What Jesus’ slaves are hoping is to trot out their own rationalizations for the world to see, as they are sufficiently dishonest, dull, or deluded (or some combination thereof) to believe they really can make sense of the bible. Never mind that no two Christians come to the same conclusions about the “god-breathed” revelation, despite their Slave Master’s promise that his own spirit would lead them into all truth and unity.

    If they had the intelligence and courage to actually consider what I’ve posted, the Christians would not require “evidence”, because they would recognize the fact that every one of them does exactly as I said: reject the parts of the bible they dislike.
    That is every one of them, head-for-head.

  6. Eric Kemp says:


    You have refused to explain yourself or support your assertions with evidence or discussion. You are content to spew your dogmatic athiestic insults, I will not bite at your invitation to a flame war. When you actually want to use your reason in defense of your positions, I’m all ears.


  7. forknowledge says:

    DTE is referring to a phenomenom he calls ‘SPAG’, or Self Projection As God. Basically, every theist has his or her own version of the interpretation of Scripture and of what God is (as partially evidenced by the staggering number of different denominations within a single religion). I’ll hopefully be able to do a post on it in the near future.

  8. Lottie says:

    I’ll hopefully be able to do a post on it in the near future.

    I’ll definitely be watching for that!

  9. jeffsdeepthoughts says:

    I’ve posted this question elsewhere on this blog but haven’t seen a response. As the topic brings it out, I’ll ask it again:

    “Why does the fact of Christian diversity count against Christians and yet the diversity among atheists doesn’t count against atheists?”
    I can see how the fact that Jesus promised to lead us into truth and unity might appear to be a reason. I think there are atleast 3 reasons why this isn’t a very powerful argument:
    A) Jesus is still leading us. We aren’t there yet. We will be in heaven.
    B) Jesus stated that he is The Truth. To be in the truth, for a Christian, isn’t having the right set of beliefs at all. It’s being in Jesus Himself.
    C) Numerous atheists often make similiar claims about science: science will lead them into truth and unity. Yet somehow, they too, aren’t there yet.

    I do want to say that a rather convenient system has been set up here. On the one hand, I read repeatedly how irrational and unwilling to debate Christians are. I read vague generalizations about contradictions. When we ask for specifics, these aren’t offered…
    I would think that if the “rationilizations” were “dull, dishonest, and deluded” the worst thing that could happen to us would be for us to trot them out. Then the world would see, and maybe I would to.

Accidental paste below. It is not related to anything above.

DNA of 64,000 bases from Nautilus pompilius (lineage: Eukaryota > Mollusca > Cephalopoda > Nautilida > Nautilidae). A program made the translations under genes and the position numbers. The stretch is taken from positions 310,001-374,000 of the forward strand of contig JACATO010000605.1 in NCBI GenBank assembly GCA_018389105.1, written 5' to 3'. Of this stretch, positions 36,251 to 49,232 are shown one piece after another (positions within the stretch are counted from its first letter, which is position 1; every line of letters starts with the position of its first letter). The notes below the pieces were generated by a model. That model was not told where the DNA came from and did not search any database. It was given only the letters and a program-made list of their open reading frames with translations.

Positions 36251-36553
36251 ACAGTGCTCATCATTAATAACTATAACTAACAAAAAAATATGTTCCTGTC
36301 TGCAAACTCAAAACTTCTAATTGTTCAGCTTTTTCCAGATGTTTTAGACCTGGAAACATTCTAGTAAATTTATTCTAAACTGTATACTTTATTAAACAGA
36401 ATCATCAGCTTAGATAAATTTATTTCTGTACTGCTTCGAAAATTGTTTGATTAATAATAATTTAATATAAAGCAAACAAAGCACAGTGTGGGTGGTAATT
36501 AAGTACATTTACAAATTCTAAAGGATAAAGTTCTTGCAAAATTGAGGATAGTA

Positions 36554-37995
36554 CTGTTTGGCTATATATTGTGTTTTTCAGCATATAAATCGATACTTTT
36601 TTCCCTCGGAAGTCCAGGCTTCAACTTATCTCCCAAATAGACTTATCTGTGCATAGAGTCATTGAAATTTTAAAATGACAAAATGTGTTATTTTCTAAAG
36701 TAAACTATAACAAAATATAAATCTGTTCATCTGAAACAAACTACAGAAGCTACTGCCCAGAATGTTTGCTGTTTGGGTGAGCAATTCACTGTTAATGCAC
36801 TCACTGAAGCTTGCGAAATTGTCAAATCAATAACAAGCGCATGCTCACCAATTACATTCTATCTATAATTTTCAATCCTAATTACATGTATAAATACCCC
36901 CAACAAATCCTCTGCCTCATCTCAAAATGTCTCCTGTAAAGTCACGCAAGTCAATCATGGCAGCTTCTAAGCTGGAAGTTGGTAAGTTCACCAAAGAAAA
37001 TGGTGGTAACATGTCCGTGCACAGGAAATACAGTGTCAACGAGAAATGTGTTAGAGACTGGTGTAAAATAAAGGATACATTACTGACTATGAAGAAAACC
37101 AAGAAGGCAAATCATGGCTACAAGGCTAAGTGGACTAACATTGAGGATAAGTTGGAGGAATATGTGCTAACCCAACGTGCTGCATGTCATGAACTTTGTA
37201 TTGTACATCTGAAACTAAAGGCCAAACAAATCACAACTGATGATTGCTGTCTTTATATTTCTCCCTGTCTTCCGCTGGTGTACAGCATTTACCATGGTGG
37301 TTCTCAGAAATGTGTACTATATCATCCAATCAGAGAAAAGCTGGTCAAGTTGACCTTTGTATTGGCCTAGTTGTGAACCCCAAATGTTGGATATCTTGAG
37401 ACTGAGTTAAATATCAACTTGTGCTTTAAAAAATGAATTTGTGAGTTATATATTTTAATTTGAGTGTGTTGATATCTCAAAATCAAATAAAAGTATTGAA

Let’s bring them out and assess them fairly, honestly, and openly. The God I worship says “Let’s reason together” to his creations. I’m interested in following His example. But I can’t without some specifics.

  10. forknowledge says:

    “Why does the fact of Christian diversity count against Christians and yet the diversity among atheists doesn’t count against atheists?”

    Why shouldn’t there be diversity among atheists? Atheism describes a single trait, a disbelief or lack of belief in God (or gods). Beyond that you can believe in anything else and still be considered an atheists, and I’ve met atheists who firmly believed in what many people would refer to as ‘the supernatural’. Atheists aren’t claiming to have access to any sort of divine or final truth, even in a form that has to be interpreted or translated. I’d be more suspicious if there wasn’t diversity among atheists, since would lend some credence to the idea that atheism is simply a godless religion.

  11. jeffsdeepthoughts says:

    But it seems to me that atheists are claiming to access a truth more final than a theists. In supporting this claim they are making either an implicit or explicit argument about what sorts of things count as evidence. Many atheists offer a comparitively narrow list of things that are allowable as argumentation. Currently accepted main stream scientific beliefs are usually at the top of this list.
    Thiests, meanwhile, generally similiarly make an implicit or explicit argument about what sorts of things count as evidence.

    The only thing that we Christians have in common is a belief in the possibility of some sort of relationship with Jesus. Many of us claim that this relationship enjoys a unique standing.
    Some of us go so far as to reject the very idea that we’re practicing a religion at all and share your distrust/disgust with religion.

  12. forknowledge says:

    When atheists narrow down what they accept as evidence, they do so only because certain forms of evidence seem nearly useless in determining (even weakly) what is true and what isn’t. To go with one example, ‘common sense’ is very often completely wrong, which is why a lot of people (atheists and scientists among them, but philosophers of all sorts as well) don’t trust it. This isn’t any sort of claim to final truth, though, since it’s provisional. (In my case, anyway.) Show me that a certain method of enquiry that I currently reject is in fact valid, and I’ll gladly change my mind.

  13. Lottie says:

    This isn’t any sort of claim to final truth, though, since it’s provisional. (In my case, anyway.) Show me that a certain method of enquiry that I currently reject is in fact valid, and I’ll gladly change my mind.

    For the record, same here.